State trying to count parolees who have ditched GPS trackers

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SACRAMENTO — California corrections officials, expressing concern over a rise in paroled sex offenders disabling their GPS tracking devices, said Monday that the problem may be larger than they believed.

On Sunday, The Times reported a 28% rise in warrants issued for GPS tampering since October 2011, when the state reduced penalties for parole violators and made counties responsible for them.

Officials in the Department of Corrections had stated for months that such cases numbered in the hundreds. Then, earlier this month, they said they knew of 3,200 cases from October 2011 through December 2012.


On Monday, department spokeswoman Deborah Hoffman said that because that tally included only cases in which parole revocation hearings were held, the actual number of incidents may be larger.

The state’s figures “also may not include those [GPS violators] still on the loose,” she added.

Arrest warrants posted by the state show more than 433 sex offenders at large, wanted for interfering with their monitors.

Hoffman said the department is trying to compile a more accurate overall assessment.

“We’re trying to get a better picture right now,” she said. The department “takes criminals removing GPS devices very seriously.”

Since October 2011, all parole violators, including sex offenders, have been required to serve time in county jail rather than state prison. That change was part of the state’s “realignment” program, launched in response to federal court orders to reduce prison crowding.

But many county jails have been under their own court orders to ease overcrowding and have released violators within days or hours of arrest.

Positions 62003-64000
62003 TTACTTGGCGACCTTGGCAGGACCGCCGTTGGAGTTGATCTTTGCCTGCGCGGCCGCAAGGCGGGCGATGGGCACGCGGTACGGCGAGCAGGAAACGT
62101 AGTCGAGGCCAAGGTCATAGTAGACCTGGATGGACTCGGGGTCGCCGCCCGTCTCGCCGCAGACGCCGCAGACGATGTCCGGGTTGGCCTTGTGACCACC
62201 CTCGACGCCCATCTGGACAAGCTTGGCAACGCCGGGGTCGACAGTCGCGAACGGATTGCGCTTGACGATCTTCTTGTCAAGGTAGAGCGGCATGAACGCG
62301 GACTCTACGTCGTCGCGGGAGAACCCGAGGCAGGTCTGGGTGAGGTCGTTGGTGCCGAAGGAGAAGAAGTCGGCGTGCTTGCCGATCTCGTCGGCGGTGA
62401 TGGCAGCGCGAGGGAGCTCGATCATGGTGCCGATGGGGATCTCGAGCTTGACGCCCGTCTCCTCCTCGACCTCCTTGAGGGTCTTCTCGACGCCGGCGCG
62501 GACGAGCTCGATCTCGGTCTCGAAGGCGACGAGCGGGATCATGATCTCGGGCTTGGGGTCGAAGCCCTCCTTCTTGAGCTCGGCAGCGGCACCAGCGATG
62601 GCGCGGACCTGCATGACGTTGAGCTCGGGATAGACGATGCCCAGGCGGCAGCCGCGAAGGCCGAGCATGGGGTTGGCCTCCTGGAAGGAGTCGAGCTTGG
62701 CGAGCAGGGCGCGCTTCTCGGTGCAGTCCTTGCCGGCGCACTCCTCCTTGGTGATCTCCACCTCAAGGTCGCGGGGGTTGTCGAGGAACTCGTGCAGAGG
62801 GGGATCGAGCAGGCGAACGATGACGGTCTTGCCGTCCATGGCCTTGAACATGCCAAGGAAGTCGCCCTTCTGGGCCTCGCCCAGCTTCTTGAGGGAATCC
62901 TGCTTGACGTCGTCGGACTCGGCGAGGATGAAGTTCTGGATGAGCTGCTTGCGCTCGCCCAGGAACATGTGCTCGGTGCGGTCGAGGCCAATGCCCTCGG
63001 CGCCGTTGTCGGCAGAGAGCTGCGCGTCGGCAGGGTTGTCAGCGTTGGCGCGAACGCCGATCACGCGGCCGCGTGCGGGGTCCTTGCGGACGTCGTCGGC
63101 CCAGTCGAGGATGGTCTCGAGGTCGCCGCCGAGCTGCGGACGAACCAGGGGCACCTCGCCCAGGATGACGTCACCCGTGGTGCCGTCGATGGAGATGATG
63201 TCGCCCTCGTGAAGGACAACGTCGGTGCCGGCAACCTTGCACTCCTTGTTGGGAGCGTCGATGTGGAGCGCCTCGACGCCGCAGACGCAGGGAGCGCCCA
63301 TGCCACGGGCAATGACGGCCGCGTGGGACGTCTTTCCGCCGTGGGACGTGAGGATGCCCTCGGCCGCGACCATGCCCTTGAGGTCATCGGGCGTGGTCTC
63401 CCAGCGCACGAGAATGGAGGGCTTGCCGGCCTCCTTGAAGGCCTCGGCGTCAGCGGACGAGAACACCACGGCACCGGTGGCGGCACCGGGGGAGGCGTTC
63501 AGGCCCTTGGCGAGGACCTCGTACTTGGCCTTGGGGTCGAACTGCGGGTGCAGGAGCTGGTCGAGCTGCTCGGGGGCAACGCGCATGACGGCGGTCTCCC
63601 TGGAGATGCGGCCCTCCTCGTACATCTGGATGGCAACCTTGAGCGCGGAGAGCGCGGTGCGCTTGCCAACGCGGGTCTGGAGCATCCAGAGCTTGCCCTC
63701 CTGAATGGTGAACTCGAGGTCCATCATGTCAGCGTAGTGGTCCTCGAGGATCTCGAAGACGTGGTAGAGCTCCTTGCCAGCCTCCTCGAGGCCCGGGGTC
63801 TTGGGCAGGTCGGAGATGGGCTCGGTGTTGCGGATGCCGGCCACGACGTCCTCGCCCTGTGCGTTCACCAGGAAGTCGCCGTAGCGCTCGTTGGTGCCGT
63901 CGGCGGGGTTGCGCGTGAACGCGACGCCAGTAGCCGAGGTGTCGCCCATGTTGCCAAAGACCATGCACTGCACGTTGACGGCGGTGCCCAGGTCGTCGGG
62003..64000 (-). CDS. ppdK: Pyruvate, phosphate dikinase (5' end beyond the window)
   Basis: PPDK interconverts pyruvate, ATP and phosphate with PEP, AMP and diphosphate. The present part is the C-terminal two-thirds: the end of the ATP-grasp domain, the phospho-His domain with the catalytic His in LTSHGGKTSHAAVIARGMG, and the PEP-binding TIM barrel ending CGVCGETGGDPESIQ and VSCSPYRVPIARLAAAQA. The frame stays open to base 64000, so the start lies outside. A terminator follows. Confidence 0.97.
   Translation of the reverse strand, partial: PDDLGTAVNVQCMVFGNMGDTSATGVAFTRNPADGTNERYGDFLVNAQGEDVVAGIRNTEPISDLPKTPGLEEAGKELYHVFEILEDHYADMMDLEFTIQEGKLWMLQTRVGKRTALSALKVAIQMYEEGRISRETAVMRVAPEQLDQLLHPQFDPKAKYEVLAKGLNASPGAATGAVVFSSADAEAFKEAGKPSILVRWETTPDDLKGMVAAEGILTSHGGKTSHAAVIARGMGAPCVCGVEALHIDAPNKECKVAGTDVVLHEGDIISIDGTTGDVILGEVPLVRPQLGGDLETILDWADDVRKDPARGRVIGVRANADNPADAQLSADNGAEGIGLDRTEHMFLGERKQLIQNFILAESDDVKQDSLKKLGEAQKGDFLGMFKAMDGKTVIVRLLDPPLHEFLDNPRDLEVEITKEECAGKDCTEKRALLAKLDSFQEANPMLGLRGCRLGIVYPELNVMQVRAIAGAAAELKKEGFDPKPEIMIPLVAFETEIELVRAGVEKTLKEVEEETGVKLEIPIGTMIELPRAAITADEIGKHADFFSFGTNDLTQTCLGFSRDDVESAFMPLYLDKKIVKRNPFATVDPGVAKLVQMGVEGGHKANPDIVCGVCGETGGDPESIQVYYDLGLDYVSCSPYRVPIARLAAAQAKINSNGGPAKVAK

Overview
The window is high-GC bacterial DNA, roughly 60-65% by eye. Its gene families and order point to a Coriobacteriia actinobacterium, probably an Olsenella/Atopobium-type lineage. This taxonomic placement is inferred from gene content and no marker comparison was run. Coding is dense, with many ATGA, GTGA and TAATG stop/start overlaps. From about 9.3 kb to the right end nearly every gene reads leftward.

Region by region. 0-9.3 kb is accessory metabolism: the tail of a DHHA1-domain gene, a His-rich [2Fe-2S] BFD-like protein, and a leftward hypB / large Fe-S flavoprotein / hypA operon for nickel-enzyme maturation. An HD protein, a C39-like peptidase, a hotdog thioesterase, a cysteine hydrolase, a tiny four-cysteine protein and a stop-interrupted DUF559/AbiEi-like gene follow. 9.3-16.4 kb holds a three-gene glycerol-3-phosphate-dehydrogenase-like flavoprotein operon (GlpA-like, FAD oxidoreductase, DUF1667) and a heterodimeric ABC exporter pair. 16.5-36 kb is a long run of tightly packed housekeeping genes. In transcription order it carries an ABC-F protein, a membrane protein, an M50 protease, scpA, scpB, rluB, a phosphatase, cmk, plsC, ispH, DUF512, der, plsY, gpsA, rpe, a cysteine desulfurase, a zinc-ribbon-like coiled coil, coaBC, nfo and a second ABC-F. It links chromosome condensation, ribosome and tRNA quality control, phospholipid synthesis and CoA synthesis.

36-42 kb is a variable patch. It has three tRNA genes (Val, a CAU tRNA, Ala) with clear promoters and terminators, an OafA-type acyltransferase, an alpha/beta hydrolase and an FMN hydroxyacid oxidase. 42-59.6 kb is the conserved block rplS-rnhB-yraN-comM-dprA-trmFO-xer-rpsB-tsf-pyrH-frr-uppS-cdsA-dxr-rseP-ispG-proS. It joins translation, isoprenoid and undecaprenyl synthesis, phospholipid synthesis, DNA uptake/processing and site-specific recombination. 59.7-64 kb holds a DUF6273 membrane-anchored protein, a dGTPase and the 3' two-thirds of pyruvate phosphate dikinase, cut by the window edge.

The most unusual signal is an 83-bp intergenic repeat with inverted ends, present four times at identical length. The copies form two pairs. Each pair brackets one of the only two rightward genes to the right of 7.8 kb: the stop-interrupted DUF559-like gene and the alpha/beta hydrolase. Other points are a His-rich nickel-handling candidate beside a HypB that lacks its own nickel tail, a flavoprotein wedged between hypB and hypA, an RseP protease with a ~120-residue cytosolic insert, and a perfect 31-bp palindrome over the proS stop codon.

A lawmaker who has proposed that all GPS violators be returned to state prison said Monday that the growing number of tampering and removal cases creates a need for urgent action. State Sen. Ted Lieu (D-Torrance) said he would amend his bill to make it effective upon passage rather than next year. That would require a two-thirds vote of the Legislature.

Lieu said his support includes an “enthusiastic” endorsement from the state sheriffs association.

Gov. Jerry Brown was asked about Lieu’s bill last month.

“Look, everybody wants to send people to prison, nobody wants to pay for it,” Brown replied.

He said he opposed any move that would increase funds needed for prisons. Returning perhaps thousands of GPS violators to state custody would mean more spending.

Hoffman said Monday that Sacramento is giving counties $865 million this year to cover the costs of prison realignment, including the housing of parole violators.

She said “decisions on how that money gets spent and who stays in custody are made, as they should be, at the local level.”